Three Blu-ray titles featuring Dolby Atmos soundtracks were announced this week. Paramount Pictures will release Hercules on November 4 and Teenage Mutant Ninja Turtles on December 16. Lionsgate announced the November 4 release of Step Up All In on Blu-ray.

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Al Griffin Posted: Oct 02, 2014 Published: Sep 30, 2014 0 comments
Got a tech question for Sound & Vision? Email us at AskSandV@gmail.com

Q I’ve seen a couple of instances in Sound & Vision magazine of installations with a flat-panel TV for normal viewing and a projector and large screen for special viewings. If the screen comes down in front of the flat panel, how do you arrange room seating to accommodate both screen sizes? A 60-inch flat panel and a 100-inch projection screen for instance?—W. Ladd Romans, Jr. / via e-mail

Mike Mettler Posted: Oct 02, 2014 0 comments
Performance
Sound
Which one’s Pink? It’s a debate that’s polarized fans ever since Pink Floyd principals David Gilmour and Roger Waters split up their creative partnership in the mid-’80s. Waters went on to build an unprecedented solo live Wall of epic visual and auditory proportions, while Gilmour retained the rights to the band name and constructed two diverse, divergent studio albums and subsequent tours with his other two Floydmates in tow, keyboardist Richard Wright and drummer Nick Mason. The latter of those two LPs, 1994’s admittedly divisive The Division Bell, now comes back to life with a 20th anniversary deluxe celebration in box set form, and thanks to a brilliantly stunning surround sound mix, material initially perceived as B-level reveals itself to have been A all the way.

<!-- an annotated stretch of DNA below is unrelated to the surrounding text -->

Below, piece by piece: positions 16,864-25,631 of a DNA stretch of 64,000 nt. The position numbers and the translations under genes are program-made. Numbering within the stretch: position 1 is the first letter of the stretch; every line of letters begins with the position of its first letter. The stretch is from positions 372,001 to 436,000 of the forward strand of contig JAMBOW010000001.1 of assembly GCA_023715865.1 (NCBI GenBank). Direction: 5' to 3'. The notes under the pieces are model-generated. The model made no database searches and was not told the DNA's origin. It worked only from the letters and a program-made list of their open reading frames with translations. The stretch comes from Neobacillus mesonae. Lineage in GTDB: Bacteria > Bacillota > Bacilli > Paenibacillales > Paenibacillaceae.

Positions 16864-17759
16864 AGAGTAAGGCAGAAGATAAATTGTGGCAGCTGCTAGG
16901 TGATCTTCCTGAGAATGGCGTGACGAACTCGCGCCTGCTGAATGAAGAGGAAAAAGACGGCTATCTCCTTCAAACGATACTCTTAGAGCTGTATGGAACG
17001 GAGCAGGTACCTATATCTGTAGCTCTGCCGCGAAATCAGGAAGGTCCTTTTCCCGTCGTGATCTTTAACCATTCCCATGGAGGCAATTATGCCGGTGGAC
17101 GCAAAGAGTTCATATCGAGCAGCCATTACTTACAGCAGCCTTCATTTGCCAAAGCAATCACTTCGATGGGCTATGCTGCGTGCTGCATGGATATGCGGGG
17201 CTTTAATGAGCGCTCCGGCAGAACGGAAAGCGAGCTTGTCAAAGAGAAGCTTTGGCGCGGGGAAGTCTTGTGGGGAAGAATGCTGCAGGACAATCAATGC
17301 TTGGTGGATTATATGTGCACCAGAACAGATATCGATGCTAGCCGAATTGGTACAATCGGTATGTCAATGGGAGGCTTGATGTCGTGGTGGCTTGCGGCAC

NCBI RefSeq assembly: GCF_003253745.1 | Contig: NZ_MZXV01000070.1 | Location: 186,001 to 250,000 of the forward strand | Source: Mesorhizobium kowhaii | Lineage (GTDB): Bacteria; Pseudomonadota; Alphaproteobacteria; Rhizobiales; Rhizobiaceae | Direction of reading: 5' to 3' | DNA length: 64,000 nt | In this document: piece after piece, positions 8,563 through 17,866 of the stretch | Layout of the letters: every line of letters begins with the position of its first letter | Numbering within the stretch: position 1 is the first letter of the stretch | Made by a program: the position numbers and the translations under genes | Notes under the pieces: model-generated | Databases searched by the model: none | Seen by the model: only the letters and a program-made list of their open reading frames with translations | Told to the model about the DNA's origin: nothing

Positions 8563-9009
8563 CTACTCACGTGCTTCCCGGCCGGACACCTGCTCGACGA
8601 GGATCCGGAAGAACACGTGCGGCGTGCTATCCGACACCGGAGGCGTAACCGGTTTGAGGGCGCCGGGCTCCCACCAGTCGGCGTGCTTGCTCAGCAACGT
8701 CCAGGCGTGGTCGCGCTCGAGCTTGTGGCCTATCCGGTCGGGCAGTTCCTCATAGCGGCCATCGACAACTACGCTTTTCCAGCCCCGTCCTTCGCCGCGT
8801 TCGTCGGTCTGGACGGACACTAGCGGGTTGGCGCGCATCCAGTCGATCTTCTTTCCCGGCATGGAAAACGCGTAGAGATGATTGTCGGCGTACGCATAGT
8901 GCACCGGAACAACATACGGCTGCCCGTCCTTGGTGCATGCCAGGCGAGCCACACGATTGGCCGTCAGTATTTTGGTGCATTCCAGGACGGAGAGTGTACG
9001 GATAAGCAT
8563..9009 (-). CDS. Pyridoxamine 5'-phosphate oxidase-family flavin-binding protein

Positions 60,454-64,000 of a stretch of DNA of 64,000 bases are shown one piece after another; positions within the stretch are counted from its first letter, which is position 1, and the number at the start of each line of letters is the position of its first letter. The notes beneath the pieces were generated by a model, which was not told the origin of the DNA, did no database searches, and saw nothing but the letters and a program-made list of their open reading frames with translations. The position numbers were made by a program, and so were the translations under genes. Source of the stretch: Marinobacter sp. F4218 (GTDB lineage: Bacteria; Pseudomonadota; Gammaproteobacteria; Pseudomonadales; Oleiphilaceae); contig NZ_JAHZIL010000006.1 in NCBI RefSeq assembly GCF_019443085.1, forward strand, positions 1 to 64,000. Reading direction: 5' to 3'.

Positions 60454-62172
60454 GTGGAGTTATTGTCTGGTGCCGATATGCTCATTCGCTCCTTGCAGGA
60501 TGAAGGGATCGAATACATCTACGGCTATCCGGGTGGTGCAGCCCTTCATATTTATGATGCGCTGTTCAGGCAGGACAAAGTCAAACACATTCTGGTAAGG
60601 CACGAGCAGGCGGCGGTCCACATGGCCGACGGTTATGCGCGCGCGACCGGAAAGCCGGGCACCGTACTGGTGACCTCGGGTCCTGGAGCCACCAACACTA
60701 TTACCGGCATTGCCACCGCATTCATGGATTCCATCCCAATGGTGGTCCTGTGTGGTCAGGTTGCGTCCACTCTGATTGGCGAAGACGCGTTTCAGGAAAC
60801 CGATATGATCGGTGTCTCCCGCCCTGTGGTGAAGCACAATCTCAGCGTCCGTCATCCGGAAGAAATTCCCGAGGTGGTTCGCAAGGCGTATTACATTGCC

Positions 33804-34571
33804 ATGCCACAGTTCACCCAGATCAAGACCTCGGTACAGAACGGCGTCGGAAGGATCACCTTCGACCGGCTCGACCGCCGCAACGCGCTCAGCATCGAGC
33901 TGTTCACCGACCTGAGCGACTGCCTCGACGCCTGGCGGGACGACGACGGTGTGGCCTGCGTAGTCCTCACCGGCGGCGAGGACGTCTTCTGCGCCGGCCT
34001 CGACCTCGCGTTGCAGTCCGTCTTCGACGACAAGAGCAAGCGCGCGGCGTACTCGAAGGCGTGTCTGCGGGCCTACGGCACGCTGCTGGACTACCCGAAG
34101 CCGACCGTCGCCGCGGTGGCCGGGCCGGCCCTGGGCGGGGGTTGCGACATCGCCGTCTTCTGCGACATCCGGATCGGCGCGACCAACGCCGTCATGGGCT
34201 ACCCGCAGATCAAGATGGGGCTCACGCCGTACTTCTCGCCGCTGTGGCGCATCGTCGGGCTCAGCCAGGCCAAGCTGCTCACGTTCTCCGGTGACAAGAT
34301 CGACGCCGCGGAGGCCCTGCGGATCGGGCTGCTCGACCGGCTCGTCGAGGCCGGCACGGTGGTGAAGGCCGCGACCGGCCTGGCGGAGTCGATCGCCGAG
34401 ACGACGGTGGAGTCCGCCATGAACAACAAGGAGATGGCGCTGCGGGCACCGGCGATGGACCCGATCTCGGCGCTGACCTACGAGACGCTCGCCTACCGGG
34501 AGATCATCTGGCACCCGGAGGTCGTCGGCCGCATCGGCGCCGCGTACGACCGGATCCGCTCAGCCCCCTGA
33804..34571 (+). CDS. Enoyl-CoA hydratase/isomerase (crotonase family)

Darryl Wilkinson Posted: Oct 02, 2014 1 comments
It’s disappointing to note that, already well into the second decade of the 21st century, the smartest component of most people’s homes is a programmable thermostat—and chances are, it hasn’t been programmed since it was installed (if at all). But you can’t really blame homeowners for not rushing in droves to embrace home automation or, as it’s more often called, the “smart home.” Neither the high cost of reliable systems nor the low reliability of cheap systems has been all that enticing.
Darryl Wilkinson Posted: Oct 02, 2014 0 comments

Performance
Features
Ergonomics
Value
PRICE $99

AT A GLANCE
Plus
Z-Wave and ZigBee radios built in
In-app live chat support
Supports multiple third-party devices and services
Minus
Doesn’t support Insteon
No tablet-specific app layout

THE VERDICT
The SmartThings Hub offers an impressive range of support, its app is powerful and smartly designed, and it’s a great value.

As with all up-and-coming DIY home automation systems, the SmartThings Hub is intended to make your life a living nirvana, bringing peace, love, and, yes, even rock ’n’ roll (grunge or otherwise) into your smart home. The $99 price—with a free app and no monthly subscription fees—is certainly a tasty enticement for someone with a sweet tooth for home automation on the cheap. But the big question is whether there’s enough meaty substance to the SmartThings system to satisfy a homeowner’s long-term automation hunger. Or does SmartThings give nothing more than a sugar high that inevitably leads to a disappointing crash later on?